Like the grep command used to find strings from files and output, the pgrep command does the same for the processes.
In simple terms, the pgrep command will get you the PID of running processes.
So in this guide, I will walk you through various examples of how you can use the pgrep command.
Using the pgrep command on Linux
To use the pgrep command, you will have to follow the given command syntax:
pgrep [options] pattern
pattern is where you will specify the parameters for the output.
Now, let's have a look at some examples.
Find the PID of a specific process using the pgrep command
To find the PID of a specific process, all you have to do is follow the given syntax:
pgrep -u username process_name
So let's say I want to find the process ID of ssh for the user
sagar so I will be using the following command:
pgrep -u sagar ssh
Get the number of processes owned by the user
If you want to know the number of processes being utilized by the specific user, append the username with
-u flag to the pgrep command as shown:
pgrep -c -u username
For example, here, I looked for the number of processes owned by a user named
pgrep -c -u sagar
And if you want to combine the processes count of multiple users, you can separate them by column:
pgrep -c -u user-1,user-2
For example, here, I combined the processes of two users: sagar and root:
Search processes in a case-insensitive manner
By default, the pgrep utility operates in a case-sensitive mode so you may not be able to find the desired processes.
But you can switch to the case-insensitive mode using the
pgrep -i process_name
For example, here, I looked for firefox but used all capitals and it returned the right result:
pgrep -i FIREFOX
List ongoing processes with their names and PIDs
If you want to list every ongoing process with their names and PID, it can easily be done using the
pgrep -u username -l
For example, here I listed every ongoing process relative to the user named
pgrep -u sagar -l
Find which command was used to start the ongoing process
The pgrep utility also allows you to see the command used to start the ongoing process by using the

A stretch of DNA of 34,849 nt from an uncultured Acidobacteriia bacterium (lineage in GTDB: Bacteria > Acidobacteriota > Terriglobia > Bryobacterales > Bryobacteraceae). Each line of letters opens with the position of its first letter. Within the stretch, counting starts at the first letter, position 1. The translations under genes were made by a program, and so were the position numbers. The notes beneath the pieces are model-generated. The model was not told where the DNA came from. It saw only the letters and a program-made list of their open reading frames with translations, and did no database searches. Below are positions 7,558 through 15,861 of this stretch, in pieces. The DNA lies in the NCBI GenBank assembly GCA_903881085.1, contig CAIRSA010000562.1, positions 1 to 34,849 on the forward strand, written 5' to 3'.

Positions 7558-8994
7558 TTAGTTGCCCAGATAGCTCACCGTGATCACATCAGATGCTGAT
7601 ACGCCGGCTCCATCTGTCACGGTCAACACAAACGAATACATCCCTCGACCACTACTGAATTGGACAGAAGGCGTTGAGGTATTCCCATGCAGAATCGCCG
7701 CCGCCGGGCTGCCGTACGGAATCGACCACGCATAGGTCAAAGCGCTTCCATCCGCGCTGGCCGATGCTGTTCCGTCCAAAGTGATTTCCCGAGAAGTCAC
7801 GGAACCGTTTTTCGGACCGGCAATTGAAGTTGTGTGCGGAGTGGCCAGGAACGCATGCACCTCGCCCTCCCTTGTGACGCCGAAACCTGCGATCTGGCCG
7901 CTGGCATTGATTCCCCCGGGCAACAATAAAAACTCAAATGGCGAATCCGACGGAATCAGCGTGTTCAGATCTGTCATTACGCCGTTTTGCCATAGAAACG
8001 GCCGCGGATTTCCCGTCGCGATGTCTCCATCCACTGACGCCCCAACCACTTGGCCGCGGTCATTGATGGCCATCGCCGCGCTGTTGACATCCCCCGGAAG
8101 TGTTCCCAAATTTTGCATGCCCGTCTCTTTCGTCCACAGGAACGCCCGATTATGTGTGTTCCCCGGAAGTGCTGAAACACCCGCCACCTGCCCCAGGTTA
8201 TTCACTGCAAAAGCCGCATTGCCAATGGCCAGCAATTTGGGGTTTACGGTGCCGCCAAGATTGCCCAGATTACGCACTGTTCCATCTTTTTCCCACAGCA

pgrep -u username -a
So let's say I'm looking for commands that executed ongoing processes for user root, then the following command should get my job done:
pgrep -u root -a
Find the most recently started process
If you want to find the most recent ongoing process, it can easily be found using the
But I would recommend pairing
-l to have more useful output as it will add use process name too:
pgrep -n -u sagar -l
Find the oldest ongoing process on Linux
In case, if you want to find the oldest ongoing process on your system, the pgrep utility can do that when executed with
For example, if I want to find the oldest ongoing process for my user (sagar), I will be using the following command:
pgrep -u sagar -o -l
But how about killing unnecessary processes?
Once you find out the set of unnecessary processes, you can use the various signals to kill them.
Don't know how to? Well, we have a detailed guide on how to kill processes from the terminal in Linux:
And if you are interested in learning more about signals to terminate the process, we have your back:
I hope you will find the given guide helpful and if you have any queries or suggestions, feel free to let me know in the comments.
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